Portfolio Rebalancing

When investors construct their portfolio, it is vital they also develop a suitable rebalancing strategy.  Rebalancing refers to adjusting the current allocations of the investments in a portfolio.

When the current asset allocations diverge from the target asset allocations, it may lead to additional portfolio volatility.  This can be due to a variety of reasons including macroeconomic factors such as rising interest rates, global factors such as geopolitical instability, and/or more specific asset class or company specific risks.  That is why the goal of rebalancing is to maintain the portfolio allocations of your investments commensurate with your level of risk tolerance.  Portfolio rebalancing is not foremost concerned about maximizing returns.

How might an investor implement a rebalancing strategy?  A common approach is to first identify the target percentage allocations based on asset classes for your investment portfolio.  Once these target allocations have been determined, an investor will set a desired ‘tolerance band’ prior to implementing any reallocation changes.  For example, a typical investor with a risk tolerance of 60% equity, 40% fixed income portfolio allocation, might allow for a 5% threshold change for each asset class prior to rebalancing their portfolio.  That is, the portfolio will require rebalancing as the allocation ratio changes to 65%-35% or 55%-45%.  Each investor should adopt a ‘tolerance band strategy’ that is consistent with their personal goals and commensurate with their risk level.

Once an investor has defined his tolerance bands, the next step is to regularly monitor the investment holdings allocations to remain consistent with risk tolerance.  An effective method is to utilize a periodic ‘calendar rebalancing’ schedule.   Calendar rebalancing refers to periodically adjusting the current portfolio allocations back to their target goals, usually done on a semi-annual or annual basis.  Investors will review their portfolio on this calendar schedule, identifying the current allocations to targeted goals, and then identify and make necessary changes to rebalance.  When using the calendar rebalancing method, it is most important to set a schedule that works best for you.  Setting and sticking to a disciplined rebalancing schedule will help keep your allocations in line with your risk tolerance and long-term goals.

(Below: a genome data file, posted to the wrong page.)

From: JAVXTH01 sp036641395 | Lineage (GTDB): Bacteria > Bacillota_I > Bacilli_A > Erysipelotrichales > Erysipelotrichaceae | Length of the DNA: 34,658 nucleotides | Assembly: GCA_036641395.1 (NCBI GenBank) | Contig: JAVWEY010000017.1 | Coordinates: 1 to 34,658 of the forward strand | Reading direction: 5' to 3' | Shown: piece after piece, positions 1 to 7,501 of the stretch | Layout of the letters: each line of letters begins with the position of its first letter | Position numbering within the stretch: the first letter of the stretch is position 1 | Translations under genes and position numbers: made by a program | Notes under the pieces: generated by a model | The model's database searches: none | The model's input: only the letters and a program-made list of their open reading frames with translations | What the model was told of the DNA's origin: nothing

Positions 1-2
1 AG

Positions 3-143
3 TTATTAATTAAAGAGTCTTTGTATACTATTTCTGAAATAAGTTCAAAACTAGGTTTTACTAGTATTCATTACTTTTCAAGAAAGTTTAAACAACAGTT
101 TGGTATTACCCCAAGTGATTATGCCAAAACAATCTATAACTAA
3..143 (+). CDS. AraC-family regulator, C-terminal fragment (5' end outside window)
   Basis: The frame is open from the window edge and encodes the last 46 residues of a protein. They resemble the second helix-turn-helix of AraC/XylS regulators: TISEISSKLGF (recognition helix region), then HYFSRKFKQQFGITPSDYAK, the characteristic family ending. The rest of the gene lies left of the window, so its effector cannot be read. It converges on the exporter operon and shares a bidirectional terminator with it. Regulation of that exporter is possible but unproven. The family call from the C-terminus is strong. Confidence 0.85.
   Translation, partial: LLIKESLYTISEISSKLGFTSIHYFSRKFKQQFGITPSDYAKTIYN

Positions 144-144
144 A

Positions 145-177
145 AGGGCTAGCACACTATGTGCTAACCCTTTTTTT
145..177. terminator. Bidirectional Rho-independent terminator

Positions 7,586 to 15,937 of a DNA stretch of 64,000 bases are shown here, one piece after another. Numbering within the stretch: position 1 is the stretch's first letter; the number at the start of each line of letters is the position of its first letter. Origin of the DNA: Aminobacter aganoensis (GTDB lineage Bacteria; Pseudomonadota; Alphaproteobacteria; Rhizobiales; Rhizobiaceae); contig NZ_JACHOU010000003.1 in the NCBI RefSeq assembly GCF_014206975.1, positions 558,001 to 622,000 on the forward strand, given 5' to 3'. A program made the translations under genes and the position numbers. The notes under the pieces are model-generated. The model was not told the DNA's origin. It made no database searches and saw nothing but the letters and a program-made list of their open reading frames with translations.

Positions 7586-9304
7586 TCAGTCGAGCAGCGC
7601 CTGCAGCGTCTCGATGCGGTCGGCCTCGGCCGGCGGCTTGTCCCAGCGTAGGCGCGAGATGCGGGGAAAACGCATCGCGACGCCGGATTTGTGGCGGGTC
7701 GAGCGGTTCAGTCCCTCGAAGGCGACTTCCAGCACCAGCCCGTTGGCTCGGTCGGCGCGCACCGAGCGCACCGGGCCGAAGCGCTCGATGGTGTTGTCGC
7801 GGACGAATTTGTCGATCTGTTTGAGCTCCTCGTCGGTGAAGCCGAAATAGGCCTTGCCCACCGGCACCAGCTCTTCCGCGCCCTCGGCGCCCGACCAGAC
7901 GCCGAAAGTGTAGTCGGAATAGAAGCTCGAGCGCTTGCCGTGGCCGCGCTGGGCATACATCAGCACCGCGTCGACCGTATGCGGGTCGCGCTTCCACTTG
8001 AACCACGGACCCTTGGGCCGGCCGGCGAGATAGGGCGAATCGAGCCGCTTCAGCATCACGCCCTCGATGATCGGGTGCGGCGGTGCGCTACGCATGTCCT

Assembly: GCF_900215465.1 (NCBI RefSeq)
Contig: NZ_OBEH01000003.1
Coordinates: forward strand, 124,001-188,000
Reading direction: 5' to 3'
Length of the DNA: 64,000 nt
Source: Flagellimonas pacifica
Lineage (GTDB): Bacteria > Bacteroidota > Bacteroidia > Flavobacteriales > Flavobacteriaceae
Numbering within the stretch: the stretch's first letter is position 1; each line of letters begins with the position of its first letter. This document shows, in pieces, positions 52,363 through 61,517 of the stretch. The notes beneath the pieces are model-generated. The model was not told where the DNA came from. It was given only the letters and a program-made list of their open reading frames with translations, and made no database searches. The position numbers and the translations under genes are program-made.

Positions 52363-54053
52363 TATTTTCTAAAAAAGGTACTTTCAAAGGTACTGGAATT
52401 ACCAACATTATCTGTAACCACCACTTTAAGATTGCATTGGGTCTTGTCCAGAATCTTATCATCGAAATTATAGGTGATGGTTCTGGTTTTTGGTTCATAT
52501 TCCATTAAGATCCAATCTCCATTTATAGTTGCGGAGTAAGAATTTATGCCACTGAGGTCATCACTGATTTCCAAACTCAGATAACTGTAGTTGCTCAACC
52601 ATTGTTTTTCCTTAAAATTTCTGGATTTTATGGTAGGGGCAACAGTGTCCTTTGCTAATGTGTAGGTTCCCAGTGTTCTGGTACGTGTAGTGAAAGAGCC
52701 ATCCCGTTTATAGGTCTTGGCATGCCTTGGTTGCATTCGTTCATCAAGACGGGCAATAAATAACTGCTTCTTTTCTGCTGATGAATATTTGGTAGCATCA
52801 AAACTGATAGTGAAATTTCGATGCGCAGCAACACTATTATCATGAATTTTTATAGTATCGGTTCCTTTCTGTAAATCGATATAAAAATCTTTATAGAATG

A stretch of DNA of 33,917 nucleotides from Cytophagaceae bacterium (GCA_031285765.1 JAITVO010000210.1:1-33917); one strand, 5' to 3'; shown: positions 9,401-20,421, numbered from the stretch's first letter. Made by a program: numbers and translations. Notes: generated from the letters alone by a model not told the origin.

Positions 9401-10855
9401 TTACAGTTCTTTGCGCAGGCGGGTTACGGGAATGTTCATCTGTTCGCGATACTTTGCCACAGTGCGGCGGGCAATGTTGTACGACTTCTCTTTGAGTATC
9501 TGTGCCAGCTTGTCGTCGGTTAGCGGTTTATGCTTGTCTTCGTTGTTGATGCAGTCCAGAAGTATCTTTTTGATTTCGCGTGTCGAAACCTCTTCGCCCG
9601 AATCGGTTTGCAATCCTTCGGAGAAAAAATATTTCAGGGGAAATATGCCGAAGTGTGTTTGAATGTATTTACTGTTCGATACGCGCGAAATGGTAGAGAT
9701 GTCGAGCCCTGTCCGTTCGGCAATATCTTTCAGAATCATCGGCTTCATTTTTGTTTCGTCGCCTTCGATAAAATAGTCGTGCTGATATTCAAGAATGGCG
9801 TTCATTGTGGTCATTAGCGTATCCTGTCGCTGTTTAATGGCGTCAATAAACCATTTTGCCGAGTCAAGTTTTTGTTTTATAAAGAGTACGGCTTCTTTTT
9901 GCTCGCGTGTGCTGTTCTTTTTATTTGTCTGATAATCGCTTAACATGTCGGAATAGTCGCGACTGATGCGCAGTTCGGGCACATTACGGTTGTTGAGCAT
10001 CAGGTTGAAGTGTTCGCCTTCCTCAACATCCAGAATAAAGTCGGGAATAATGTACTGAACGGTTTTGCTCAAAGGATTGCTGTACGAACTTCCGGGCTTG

It is important to note, rebalancing your portfolio will include associated costs. These include:

Potential Taxes: selling appreciated assets will result in taxes on capital gains. As possible, make allocation adjustments with consideration of taxable versus non-taxable accounts.

Transaction costs: these include brokerage commissions and fees associated with the buy/sale activity to reallocate back to targeted goals.

Labor costs: if using professional services, it will take time and effort for an investment manager to calculate the rebalancing amount and then implement changes, so expect their associated fees for this service.

The benefits of portfolio rebalancing are many.  Focusing on this important concept of portfolio management helps to prevent overly concentrated portfolios, reduces overall portfolio risk, adds discipline to the management process and helps avoid emotional decision-making.  Proper rebalancing is a cornerstone of good portfolio management, and is an important portfolio management task all investors should regularly perform.  Investment Account Manager 3 Individual provides the tools investors need to define and rebalance as necessary investment allocation goals.